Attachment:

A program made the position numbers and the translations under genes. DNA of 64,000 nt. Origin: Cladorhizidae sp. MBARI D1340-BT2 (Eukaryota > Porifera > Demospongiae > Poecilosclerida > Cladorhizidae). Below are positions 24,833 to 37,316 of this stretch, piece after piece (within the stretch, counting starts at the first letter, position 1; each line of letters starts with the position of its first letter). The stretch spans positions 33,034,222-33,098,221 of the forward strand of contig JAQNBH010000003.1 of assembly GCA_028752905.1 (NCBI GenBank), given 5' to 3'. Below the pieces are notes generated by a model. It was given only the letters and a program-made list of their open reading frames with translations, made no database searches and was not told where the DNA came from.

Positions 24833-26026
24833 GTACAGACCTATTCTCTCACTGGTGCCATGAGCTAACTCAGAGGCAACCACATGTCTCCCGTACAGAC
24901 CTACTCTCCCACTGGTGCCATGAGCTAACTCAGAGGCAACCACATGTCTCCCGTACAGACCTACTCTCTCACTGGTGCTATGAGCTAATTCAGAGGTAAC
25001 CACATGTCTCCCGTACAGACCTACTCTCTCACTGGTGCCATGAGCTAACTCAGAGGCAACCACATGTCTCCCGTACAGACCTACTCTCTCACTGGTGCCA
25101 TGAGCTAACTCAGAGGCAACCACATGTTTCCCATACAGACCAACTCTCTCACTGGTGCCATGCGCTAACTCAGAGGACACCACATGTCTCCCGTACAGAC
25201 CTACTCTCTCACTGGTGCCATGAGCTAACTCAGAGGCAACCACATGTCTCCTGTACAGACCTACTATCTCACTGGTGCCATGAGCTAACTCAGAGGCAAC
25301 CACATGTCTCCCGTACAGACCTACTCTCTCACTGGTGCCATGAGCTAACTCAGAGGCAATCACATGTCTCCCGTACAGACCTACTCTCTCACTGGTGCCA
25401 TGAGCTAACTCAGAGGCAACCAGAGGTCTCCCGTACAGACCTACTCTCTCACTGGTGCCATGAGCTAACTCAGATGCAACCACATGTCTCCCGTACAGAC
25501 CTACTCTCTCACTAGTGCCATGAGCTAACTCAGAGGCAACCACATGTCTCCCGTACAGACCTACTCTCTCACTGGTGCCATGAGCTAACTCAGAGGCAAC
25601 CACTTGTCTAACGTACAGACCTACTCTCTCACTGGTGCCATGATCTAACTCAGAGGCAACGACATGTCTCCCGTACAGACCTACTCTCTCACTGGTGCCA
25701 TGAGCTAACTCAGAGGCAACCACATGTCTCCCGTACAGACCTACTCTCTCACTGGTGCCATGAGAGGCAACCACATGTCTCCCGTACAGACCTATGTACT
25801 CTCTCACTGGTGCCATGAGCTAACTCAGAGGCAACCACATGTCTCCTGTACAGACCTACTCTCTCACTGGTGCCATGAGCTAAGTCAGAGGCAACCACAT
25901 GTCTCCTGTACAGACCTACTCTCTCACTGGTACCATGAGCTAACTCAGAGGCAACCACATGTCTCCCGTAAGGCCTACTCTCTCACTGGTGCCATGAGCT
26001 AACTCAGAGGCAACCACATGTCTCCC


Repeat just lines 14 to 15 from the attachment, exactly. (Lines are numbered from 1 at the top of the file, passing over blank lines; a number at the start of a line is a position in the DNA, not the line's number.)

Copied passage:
25901 GTCTCCTGTACAGACCTACTCTCTCACTGGTACCATGAGCTAACTCAGAGGCAACCACATGTCTCCCGTAAGGCCTACTCTCTCACTGGTGCCATGAGCT
26001 AACTCAGAGGCAACCACATGTCTCCC